Seems strange, but I cannot find an easy way to find the local timezone using Pandas/pytz in Python.

I can do:

>>> pd.Timestamp('now', tz='utc').isoformat()
Out[47]: '2016-01-28T09:36:35.604000+00:00'
>>> pd.Timestamp('now').isoformat()
Out[48]: '2016-01-28T10:36:41.830000'
>>> pd.Timestamp('now').tz_localize('utc') - pd.Timestamp('now', tz='utc')
Out[49]: Timedelta('0 days 01:00:00')

Which will give me the timezone, but this is probably not the best way to do it... Is there a command in pytz or pandas to get the system time zone? (preferably in python 2.7 )


I don't think this is possible using pytz or pandas, but you can always install python-dateutil or tzlocal:

from dateutil.tz import tzlocal


from tzlocal import get_localzone
local_tz = get_localzone()
  • 5
    If you want the actual timezone name, as a string, you can use datetime.now(tzlocal()).tzname(). It will output a three letter time zone code. For example, MST for Mountain Time.
    – MikeyE
    Apr 29 '18 at 3:05

time.timezone should work.

The offset of the local (non-DST) timezone, in seconds west of UTC (negative in most of Western Europe, positive in the US, zero in the UK).

Dividing by 3600 will give you the offset in hours:

import time

print(time.timezone / 3600.0)

This does not require any additional Python libraries.

  • 6
    This doesn't take into account Daylight savings. Sep 4 '18 at 23:04
  • 4
    Correct, this gives the non-DST local timezone. If you need to know if DST is active you can use time.localtime( ).tm_isdst > 0 Sep 5 '18 at 8:56

I have found that in many cases this works: (Since Python 3.6)

from datetime import datetime

# use this extension and it adds the timezone
tznow = datetime.now().astimezone()

# It shows that it does have a valid timezone
<class 'datetime.timezone'>

I find this handy as it does not depend on external packages. It appears to work only in Python3 (but not in Python2)


Quite a few locale time related settings from OS level is covered by time module

import time

# Since Python 3.3
local_time = time.localtime()         # returns a `time.struct_time`
tzname_local = local_time.tm_zone     # 'EST'
dst = local_time.tm_isdst             # _from docs_: may be set to 1 when daylight savings time is in effect, 
                                      # and 0 when it is not. A value of -1 indicates that this is not known, 
                                      # and will usually result in the correct state being filled in.

tm_gmtoff and tm_zone attributes are available on platforms with C library supporting the corresponding fields in struct tm.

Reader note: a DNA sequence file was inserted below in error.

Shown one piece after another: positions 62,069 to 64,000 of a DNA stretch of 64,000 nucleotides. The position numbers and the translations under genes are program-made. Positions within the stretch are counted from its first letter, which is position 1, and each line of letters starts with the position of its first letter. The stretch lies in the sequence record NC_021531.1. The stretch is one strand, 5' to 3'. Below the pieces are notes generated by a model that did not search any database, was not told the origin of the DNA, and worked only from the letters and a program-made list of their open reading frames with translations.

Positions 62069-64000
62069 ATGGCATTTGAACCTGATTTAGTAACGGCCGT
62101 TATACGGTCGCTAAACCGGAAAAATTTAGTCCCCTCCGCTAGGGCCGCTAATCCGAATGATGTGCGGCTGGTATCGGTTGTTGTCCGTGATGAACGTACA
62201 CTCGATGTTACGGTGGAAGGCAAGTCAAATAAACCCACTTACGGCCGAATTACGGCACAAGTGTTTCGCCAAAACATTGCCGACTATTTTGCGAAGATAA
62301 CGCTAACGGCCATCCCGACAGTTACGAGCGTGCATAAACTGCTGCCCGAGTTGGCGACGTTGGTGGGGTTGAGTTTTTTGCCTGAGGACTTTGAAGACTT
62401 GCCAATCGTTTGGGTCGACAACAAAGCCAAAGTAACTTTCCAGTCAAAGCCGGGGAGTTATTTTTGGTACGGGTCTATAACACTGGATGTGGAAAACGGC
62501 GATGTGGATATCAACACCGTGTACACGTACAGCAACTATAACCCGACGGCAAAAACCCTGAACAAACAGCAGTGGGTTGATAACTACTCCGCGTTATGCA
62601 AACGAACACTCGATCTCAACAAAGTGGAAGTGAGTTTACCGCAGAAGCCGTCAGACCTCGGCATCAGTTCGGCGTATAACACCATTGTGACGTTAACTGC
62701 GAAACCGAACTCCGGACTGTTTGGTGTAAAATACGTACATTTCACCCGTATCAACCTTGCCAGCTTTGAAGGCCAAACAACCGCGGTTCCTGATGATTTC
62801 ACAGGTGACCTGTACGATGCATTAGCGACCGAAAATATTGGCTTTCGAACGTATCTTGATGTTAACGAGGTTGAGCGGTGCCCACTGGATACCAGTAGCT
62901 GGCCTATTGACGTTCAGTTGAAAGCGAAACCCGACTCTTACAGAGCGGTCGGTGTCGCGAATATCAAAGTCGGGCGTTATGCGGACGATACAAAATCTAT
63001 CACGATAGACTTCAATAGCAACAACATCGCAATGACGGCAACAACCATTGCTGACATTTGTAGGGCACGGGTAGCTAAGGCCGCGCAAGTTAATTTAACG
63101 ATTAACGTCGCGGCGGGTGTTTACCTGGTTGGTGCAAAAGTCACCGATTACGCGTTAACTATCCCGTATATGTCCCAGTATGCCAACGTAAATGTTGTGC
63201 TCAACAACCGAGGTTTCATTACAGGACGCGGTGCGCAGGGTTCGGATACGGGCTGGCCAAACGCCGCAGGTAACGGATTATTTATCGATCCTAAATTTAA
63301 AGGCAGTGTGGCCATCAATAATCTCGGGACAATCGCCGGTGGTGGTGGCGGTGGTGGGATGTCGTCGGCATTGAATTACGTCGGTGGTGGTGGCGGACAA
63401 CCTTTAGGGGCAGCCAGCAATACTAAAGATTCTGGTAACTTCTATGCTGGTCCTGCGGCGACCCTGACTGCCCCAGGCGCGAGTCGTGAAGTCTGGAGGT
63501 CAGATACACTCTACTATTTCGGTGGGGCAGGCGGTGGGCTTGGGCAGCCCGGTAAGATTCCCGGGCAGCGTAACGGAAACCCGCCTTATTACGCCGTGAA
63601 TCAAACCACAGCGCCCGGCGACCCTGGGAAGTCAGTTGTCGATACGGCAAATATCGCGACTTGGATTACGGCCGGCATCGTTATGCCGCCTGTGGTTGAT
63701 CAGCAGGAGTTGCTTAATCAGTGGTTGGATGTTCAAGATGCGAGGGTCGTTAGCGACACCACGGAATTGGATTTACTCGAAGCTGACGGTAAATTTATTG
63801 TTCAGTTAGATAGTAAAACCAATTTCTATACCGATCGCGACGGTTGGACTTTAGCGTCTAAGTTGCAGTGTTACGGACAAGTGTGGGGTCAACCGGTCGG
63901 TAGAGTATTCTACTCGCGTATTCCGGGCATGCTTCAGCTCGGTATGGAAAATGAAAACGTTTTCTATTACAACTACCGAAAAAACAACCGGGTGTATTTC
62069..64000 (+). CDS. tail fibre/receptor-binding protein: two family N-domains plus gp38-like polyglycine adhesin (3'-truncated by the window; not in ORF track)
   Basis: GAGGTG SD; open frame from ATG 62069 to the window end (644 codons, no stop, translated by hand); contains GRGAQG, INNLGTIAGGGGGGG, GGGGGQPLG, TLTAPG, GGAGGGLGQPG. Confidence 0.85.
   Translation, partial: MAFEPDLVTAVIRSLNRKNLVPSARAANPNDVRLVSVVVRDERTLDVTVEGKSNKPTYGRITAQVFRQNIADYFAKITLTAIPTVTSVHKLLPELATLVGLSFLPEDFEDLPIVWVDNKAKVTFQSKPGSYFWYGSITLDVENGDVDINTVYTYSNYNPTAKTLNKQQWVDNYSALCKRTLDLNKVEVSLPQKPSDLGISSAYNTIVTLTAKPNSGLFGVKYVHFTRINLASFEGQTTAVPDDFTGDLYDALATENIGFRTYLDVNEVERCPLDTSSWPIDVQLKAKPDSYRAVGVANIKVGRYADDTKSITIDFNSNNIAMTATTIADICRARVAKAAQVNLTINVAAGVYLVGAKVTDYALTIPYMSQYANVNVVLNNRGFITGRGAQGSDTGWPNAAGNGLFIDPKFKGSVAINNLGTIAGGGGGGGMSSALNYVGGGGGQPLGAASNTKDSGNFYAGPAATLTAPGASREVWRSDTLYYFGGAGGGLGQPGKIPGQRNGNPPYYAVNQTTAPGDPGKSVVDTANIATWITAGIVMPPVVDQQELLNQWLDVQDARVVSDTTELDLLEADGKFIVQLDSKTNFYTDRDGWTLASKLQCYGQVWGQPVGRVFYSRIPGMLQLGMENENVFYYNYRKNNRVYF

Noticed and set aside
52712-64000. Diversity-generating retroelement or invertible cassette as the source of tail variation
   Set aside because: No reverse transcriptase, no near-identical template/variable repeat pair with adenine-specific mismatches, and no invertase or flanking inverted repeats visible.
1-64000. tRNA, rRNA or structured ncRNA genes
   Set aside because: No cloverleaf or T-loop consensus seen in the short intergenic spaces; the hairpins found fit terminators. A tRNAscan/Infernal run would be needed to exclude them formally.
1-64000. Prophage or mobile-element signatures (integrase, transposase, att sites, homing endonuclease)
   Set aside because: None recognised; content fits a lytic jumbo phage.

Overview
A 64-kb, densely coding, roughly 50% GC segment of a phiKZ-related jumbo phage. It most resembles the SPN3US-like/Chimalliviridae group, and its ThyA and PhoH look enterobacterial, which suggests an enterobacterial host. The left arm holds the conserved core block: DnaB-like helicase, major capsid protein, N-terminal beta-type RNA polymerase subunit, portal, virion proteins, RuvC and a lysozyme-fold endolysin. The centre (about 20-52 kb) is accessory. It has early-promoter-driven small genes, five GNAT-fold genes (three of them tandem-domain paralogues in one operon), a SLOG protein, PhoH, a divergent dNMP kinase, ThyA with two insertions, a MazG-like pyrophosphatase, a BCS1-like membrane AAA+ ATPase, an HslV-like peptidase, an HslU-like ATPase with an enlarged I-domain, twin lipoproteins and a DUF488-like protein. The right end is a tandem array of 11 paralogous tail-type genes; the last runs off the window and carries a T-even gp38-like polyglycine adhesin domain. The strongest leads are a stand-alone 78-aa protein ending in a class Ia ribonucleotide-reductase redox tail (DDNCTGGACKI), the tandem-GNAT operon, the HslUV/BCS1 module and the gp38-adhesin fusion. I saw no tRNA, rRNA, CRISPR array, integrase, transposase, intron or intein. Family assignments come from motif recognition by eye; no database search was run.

see: https://docs.python.org/3/library/time.html#time.struct_time

# At least from Python 2.7.18
local_tzname = time.tzname            # 'EST'

A tuple of two strings: the first is the name of the local non-DST timezone, the second is the name of the local DST timezone. If no DST timezone is defined, the second string should not be used. see: https://docs.python.org/2.7/library/time.html#time.tzname)

Another trick is to use datetime.now().astimezone() as found here and the reason why it fails on python 2.x

from datetime import datetime

# Python 3 will return a datetime with local timezone,
local_now = datetime.now().astimezone()    

# Doesn't work on python 2.x 
# datetime.now().astimezone()                -> TypeError: Required argument 'tz' (pos 1) not found
# datetime.now().astimezone(dateutil.tz.UTC) -> ValueError: astimezone() cannot be applied to a naive datetime

local_tz = local_now.tzinfo  # datetime.timezone
local_tzname = local_tz.tzname(local_now)

While it doesn't use pytz/Pandas, the other answers don't either, so I figured I should post what I'm using on mac/linux:

import subprocess
timezone = subprocess.check_output("date +%Z")

Benefits over the other answers: respects daylight savings time, doesn't require additional libraries to be installed.

  • 2
    Parsing the output of an external command is brittle unless the output format is specified, and could break if the output format changes. It would be better to use the output of date +%Z without parsing.
    – musiphil
    Jun 7 '19 at 15:05
  • 1
    spawning a new process costs more resources to the system. This answer, while valid, should be the last choice within I/O intensive systems. This is relative, of course: For example, making this subprocess call inside a server-side HTTP handler could make your application more sensitive to DDoS. If you put this inside a lambda it would also make the call longer and literally more expensive. But, if you just want to write a quick script that does not to be portable with windows, this answer should be a quicker way of getting it done. Jul 15 '19 at 17:55
  • 2
    Not sure if YMMV based on other versions of Python, but I'm using 3.7.3, and this is the syntax required: timezone = subprocess.check_output(["date", "+%Z"]); I guess by default a shell isn't used, so including arguments in a single string just gets the function to look for a like-named file which fails.
    – Eric Smith
    Jul 29 '19 at 4:53

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